Dental and Tarsal Anatomy of ‘Miacis’ latouri and a Phylogenetic Analysis of the Earliest Carnivoraforms (Mammalia, Carnivoramorpha)

@inproceedings{Sol2014DentalAT,
  title={Dental and Tarsal Anatomy of ‘Miacis’ latouri and a Phylogenetic Analysis of the Earliest Carnivoraforms (Mammalia, Carnivoramorpha)},
  author={Flor{\'e}al Sol{\'e} and Richard Smith and Tiphaine Coillot and Eric de Bast and Thierry Smith},
  year={2014}
}
ABSTRACT One of the earliest basal carnivoraforms, Miacis latouri, previously known by only two teeth from the earliest Eocene of Dormaal, Belgium, is here described based on about 280 new specimens from Dormaal, allowing illustration of almost the entire deciduous and permanent dentition and thus giving information on the dentition of an early basal carnivoraform species and its variability. Based on the dental features, we refer the species to a new genus, Dormaalocyon. We identify possible… 
Tarsal diversity in the earliest Eocene mammal fauna of Dormaal, Belgium
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An edentulous partial skeleton of a carnivorous mammal from the Uinta Formation (middle Eocene) of Utah is referred to the rare and enigmatic sabre-tooth clade Machaeroidinae primarily on the basis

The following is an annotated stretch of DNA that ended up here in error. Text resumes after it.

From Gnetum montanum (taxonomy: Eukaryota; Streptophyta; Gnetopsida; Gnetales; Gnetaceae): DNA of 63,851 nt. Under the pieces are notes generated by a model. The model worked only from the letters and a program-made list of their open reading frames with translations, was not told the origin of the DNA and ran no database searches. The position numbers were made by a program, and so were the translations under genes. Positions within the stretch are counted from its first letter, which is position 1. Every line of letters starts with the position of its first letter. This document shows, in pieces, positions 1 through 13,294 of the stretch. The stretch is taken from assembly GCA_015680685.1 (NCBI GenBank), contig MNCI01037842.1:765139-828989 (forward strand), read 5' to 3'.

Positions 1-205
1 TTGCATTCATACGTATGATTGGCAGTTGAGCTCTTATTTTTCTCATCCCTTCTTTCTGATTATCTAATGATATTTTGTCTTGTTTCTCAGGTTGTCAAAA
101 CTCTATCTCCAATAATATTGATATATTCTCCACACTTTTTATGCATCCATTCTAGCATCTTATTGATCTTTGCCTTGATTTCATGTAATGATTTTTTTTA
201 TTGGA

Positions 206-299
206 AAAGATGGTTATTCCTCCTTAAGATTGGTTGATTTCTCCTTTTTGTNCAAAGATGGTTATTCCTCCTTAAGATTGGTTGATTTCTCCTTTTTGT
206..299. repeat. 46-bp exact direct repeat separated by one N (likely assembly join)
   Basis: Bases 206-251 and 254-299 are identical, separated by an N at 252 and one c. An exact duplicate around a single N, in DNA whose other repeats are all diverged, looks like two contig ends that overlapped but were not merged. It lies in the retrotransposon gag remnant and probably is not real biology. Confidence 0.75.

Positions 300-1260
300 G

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New Specimens of Frugivastodon (Mammalia: Apatotheria) from the Early Eocene of India Confirm Its Apatemyid Status and Elucidate Dispersal of Apatemyidae
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New carnivoraforms from the early Eocene of Europe and their bearing on the evolution of the Carnivoraformes
TLDR
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REIDENTIFICATION OF LATE MIDDLE EOCENE “UINTACYON” FROM THE GALISTEO FORMATION (NEW MEXICO, U.S.A.) AS AN EARLY BEARDOG (MAMMALIA, CARNIVORA, AMPHICYONIDAE)
TLDR
There is no longer a valid occurrence of Uintacyon postdating the Uintan North American Land Mammal Age, adding to the evidence for rapid replacement of ancient carnivoramorphan lineages by early crown-clade carnivorans in the late middle Eocene, across a period of severe climatic fluctuations 42–40 million years ago.
How Many Sabertooths? Reevaluating the Number of Carnivoran Sabertooth Lineages with Total-Evidence Bayesian Techniques and a Novel Origin of the Miocene Nimravidae
TLDR
Some of the most extreme sabertooth adaptations are found within the carnivoran subfamily Barbourofelina, the largest group of carnivorous mammals in the world.
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